Malaysian hypertension: 4.8 million sufferers, and getting younger

Don't wait to exhale: your work-life balance needs a nudge in the right direction / Image by hamma


Incidents of sudden death due to hypertension are becoming more frequent and warrant serious attention, according to health officials.

But do you know what your blood pressure reading is? When was the last time you went for a medical check-up?

The questions may seem easy to answer, but many Malaysians above the age of 30 give nonchalant replies:

“I have never had a medical check-up.”

“I don’t have the time for a medical check-up.”

And, the classic, “I don’t know”.

Hypertension, better known as high blood pressure, is a silent killer.

Patients often show few symptoms until the appearance of chronic diseases such as stroke, heart failure, kidney failure and, eventually, death.

The World Health Organisation estimates that over one billion of the world’s population suffers from hypertension. This figure is expected to increase to 1.56 billion by 2025.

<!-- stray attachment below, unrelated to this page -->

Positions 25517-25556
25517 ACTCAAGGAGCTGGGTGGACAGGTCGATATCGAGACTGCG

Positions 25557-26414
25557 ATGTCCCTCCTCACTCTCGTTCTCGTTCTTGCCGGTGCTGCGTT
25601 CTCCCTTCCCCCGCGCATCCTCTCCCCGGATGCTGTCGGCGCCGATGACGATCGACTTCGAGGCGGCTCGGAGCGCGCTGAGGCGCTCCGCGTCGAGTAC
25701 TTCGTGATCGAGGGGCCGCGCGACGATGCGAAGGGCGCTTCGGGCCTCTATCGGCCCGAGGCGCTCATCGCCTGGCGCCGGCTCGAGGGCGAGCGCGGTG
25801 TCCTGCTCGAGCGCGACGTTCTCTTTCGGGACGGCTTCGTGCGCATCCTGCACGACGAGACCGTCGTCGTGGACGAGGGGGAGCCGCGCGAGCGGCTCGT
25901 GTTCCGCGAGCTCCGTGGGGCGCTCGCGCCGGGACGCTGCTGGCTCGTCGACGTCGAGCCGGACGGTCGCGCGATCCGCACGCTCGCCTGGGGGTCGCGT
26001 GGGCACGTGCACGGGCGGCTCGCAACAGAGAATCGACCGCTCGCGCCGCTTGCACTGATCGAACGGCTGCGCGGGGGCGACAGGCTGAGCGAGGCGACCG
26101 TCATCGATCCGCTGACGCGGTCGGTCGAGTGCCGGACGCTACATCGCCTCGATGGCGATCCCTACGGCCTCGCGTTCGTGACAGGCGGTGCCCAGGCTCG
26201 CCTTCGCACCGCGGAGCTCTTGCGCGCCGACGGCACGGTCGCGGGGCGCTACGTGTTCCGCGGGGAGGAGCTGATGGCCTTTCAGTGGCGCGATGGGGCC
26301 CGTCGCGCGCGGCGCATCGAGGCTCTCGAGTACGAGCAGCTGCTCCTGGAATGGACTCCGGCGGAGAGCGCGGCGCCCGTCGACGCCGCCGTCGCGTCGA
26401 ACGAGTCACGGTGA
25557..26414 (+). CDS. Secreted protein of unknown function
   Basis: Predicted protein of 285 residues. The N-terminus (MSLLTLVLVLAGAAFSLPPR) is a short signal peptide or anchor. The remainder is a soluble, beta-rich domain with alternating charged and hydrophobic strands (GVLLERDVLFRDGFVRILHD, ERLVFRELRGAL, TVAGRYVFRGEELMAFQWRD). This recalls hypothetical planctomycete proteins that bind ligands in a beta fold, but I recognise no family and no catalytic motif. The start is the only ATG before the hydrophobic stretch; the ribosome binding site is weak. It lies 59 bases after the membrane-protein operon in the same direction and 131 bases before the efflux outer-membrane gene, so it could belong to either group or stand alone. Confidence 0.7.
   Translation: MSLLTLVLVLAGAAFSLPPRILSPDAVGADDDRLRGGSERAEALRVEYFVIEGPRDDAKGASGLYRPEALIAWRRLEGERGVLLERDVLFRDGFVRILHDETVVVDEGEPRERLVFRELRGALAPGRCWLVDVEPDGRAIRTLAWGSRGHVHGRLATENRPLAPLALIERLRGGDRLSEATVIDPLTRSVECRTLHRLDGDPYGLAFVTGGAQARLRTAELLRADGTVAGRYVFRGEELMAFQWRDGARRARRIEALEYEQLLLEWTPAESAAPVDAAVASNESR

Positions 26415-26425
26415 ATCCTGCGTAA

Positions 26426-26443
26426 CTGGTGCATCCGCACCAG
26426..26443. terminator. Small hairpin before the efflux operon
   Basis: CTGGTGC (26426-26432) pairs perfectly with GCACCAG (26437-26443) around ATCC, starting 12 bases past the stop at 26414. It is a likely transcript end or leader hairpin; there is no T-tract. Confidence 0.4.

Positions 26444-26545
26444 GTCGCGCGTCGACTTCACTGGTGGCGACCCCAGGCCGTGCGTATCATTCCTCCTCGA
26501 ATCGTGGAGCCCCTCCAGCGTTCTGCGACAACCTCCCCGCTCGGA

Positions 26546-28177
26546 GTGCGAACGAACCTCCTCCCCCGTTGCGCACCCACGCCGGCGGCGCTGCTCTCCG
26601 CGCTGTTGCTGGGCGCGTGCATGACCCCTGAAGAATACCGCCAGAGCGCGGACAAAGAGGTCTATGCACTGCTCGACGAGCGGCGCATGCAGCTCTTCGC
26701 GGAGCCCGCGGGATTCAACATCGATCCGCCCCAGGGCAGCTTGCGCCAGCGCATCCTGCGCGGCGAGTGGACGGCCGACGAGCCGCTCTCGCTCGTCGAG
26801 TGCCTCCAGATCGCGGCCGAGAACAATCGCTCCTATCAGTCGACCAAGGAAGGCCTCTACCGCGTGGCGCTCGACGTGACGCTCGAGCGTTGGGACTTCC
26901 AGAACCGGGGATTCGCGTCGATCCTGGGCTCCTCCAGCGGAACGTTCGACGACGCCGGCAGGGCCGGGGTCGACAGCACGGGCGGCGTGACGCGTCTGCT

The National Health and Morbidity Survey (NHMS) in 2006 showed that the number of people afflicted with hypertension has increased to 41 percent from 33 percent in 1996.

The Malaysian scenario

In conjunction with World Hypertension Day on May 17, the Malaysian Society of Hypertension president, Dr Azani Mohamed Daud, said that sedentary lifestyles and excessive eating habits, now prevalent in society, are the reasons for the rising number of hypertension cases every year.

More worrisome is the fact that only nine percent of 4.8 million people with hypertension in Malaysia are taking steps to manage the disease.

“This is very alarming because it is a minute number compared to the number of people afflicted with hypertension. More worrisome is the low level of awareness in Malaysia, which stands at 35 percent. The figure is just two percent better than the 33 percent in 1996,” he said.

Hypertension doesn't discriminate

Everyone above 18 at risk, rural Malay women suffer most

Everyone above the age of 18, regardless of gender, is at risk of developing the disease, with the risk increasing as they age.

Dr Azani said that what needs to be highlighted from the NHMS is the fact that the number of women with hypertension is higher, at 43.4 percent, than men (41.7 percent).